Bloomer Girl, Oklahoma, Brigadoon, High Button Shoes and Kismet. I then went to Rio de Janeiro with the Ballet Russe De Monte Carlo. So from age 18, work was constant and life was and is really good. I’m still working creatively and love what I’m doing and have no intention of changing direction.

I have realized, that anything is possible, if you like who you are and what you do. Yes, anything is possible and even probable.

If you don’t train the body every day it withers. If you don’t train the mind everyday, you lose it. That’s why I learned Italian and French, as learning a language is a great mental exercise. I then challenged myself to write music. I wrote the music and lyrics for my first song “Free Fall,” which was inspired by flying on the trapeze. A CD followed with 12 songs: Scenes Of Passion. And then six tangos for Tango Insomnia. I now write short songs daily about things I do.

Tango dancing is a fantastic exercise, as it’s physical and emotional. It’s the only time, when I turn off my mind and just dance, so I am in the moment. To look effortless in dance is sheer beauty. That’s my desire. I’m still performing, as it keeps my body in tune, is good for my memory and it makes my life a joy. A triple Boleo in the air would make my journey complete. Marcos (my teacher/dance partner) says it will take two years. I tell him, I have time!

I admit, I’m driven but I’m driven by desire and that’s the formula. Desire is so powerful, like you are propelled as if from a canon. Desire to me is the driving force, but action is the result.

Working and accomplishing something mental and physical makes my day worth living and suddenly there is a break through, another step on the ladder. I don’t give up. The sun and moon are there for everyone. The journey is worth it! This trip has been good to me and I wouldn’t trade it for all the stars in the universe.

There is a way to beat the clock. Stay fit and enjoy the journey. Accept the challenge and go for it!

That’s what I did!”

Phyllis Sues Bio :

Phyllis Sues was born in New York City on April 4th, 1923. At the age of 14, Phyllis had her first ballet lesson and from that day on, she knew dance was for her. In 1941, Phyllis performed as a Spanish dancer in a USO tour for the Air Corps. From 1942 to 1948 she performed in five long-run Broadway shows and also danced with the Ballet Russe de Monte Carlo. In 1948, Phyllis met performer and dancer, Donald Weissmuller. They were a successful dance duo and toured the world. In 1953, Phyllis married comic actor, Alan Sues and they performed together in comedy sketches in New York and Los Angeles. Phyllis continued to dance on TV until 1968. After moving to LA, with former late husband, Alan Sues, Phyllis started designing her own line of women’s high fashion sportswear. Her company ran for 22 years, under her own label.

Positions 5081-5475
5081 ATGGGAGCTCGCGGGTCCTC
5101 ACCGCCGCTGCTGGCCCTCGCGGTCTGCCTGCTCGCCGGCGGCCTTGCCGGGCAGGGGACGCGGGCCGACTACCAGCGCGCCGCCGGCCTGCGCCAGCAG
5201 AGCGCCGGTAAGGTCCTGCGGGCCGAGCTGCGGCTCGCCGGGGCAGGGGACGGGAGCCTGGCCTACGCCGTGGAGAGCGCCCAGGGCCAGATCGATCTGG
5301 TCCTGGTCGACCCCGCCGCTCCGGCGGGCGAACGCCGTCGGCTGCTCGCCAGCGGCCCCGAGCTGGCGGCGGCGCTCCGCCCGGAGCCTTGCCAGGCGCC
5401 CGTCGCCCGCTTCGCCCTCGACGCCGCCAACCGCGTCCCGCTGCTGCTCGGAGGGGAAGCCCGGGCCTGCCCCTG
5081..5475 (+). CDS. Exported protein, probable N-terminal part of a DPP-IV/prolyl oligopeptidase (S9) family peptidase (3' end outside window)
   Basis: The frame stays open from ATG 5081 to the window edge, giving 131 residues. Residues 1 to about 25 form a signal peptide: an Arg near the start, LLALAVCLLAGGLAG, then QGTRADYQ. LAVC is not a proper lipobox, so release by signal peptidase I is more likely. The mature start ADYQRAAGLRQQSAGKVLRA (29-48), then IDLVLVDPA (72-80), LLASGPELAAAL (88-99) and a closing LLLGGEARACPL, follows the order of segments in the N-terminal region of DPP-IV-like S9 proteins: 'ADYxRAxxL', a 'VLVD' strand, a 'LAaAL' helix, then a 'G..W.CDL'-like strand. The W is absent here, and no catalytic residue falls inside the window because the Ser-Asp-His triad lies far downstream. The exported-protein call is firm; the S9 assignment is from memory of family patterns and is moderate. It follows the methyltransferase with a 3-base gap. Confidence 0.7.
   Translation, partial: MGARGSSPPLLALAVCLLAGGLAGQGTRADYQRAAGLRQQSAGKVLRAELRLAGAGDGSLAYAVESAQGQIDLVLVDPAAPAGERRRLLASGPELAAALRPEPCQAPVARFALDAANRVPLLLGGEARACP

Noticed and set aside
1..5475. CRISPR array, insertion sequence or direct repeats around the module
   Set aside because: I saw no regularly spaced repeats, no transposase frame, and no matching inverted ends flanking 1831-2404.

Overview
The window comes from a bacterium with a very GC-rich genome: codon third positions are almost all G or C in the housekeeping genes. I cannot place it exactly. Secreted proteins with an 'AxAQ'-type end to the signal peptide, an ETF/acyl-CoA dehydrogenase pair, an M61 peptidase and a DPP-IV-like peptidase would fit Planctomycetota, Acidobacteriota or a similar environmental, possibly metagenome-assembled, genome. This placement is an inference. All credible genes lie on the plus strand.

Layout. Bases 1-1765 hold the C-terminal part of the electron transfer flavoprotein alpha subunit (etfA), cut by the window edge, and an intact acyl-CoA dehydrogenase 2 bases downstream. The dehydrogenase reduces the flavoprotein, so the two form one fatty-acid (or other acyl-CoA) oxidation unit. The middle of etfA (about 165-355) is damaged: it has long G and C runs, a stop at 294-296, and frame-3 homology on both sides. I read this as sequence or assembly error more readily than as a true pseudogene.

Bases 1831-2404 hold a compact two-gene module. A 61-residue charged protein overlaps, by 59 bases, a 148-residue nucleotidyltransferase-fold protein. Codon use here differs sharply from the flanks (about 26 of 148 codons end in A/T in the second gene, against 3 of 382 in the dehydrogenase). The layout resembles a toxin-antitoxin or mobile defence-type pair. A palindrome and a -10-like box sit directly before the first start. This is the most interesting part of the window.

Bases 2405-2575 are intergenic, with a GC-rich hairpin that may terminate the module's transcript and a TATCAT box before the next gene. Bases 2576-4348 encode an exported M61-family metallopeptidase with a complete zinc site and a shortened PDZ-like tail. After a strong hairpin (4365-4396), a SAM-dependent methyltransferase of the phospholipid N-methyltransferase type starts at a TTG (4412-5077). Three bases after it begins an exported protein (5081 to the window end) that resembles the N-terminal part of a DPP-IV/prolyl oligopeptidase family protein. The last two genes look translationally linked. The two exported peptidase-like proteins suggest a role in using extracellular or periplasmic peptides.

In 2003, the passion of her life gave birth to music. Her instrument, the piano. Her genres, Jazz and Tango. Not only did Phyllis learn to dance the Tango at 83, she also composed and produced her own music. Phyllis brought together an extraordinary group of musicians including, Pablo Motta, Coco Trivisonno, Ronnie Manaog, Marcello Caceras and Chris Trujillo, and at 87, produced six beautiful Tangos and debuted her CD “Tango Insomnia.” Phyllis also produced a Jazz CD entitled, “Scenes of Passion” which she also performs on piano and sings vocals with Scarlet Rouge.

Now, at 89, Phyllis dances with her teacher and dance partner; performing in shows and competing. She is inspiring audiences and dancers nationwide. Phyllis practices Yoga everyday, which she started at age 85. Yoga helps her maintain the balance, core strength and elasticity, she needs to continue dancing. Phyllis is currently working on her new CD. Her music is available on iTunes, CD Baby and Amazon.

More information www.phyllissues.com

Let’s Tell a Better World Story

The Delight Makers first project, A Thousand Grandparents & Bed Time Stories, is designed as a Gift of Love for the World’s Children. It is an opportunity for young people to experience wisdom and inspiration from many sources, and to validate all cultures and peoples of the world as keepers of treasure for the unfolding spirit of humanity.

A short introduction about “A Thousand Grandparents & Bedtime Stories” by Samantha
(Founder of The Delightmakers)

To find out more about A Thousand Grandparents & Bed Time Stories please Click the Button below:

Bed Time Stories

 

About the The Delight Makers :

 

Our mission is to raise the consciousness of our planet in an inspiring, joyful and empowering way. If you would like to find out more about being part of our amazing community, Champions of Delight, please Click on the Button below. Your support will enable us to bring the gift of love and wisdom, through beautiful bed time stories, to children around the world, of all ages.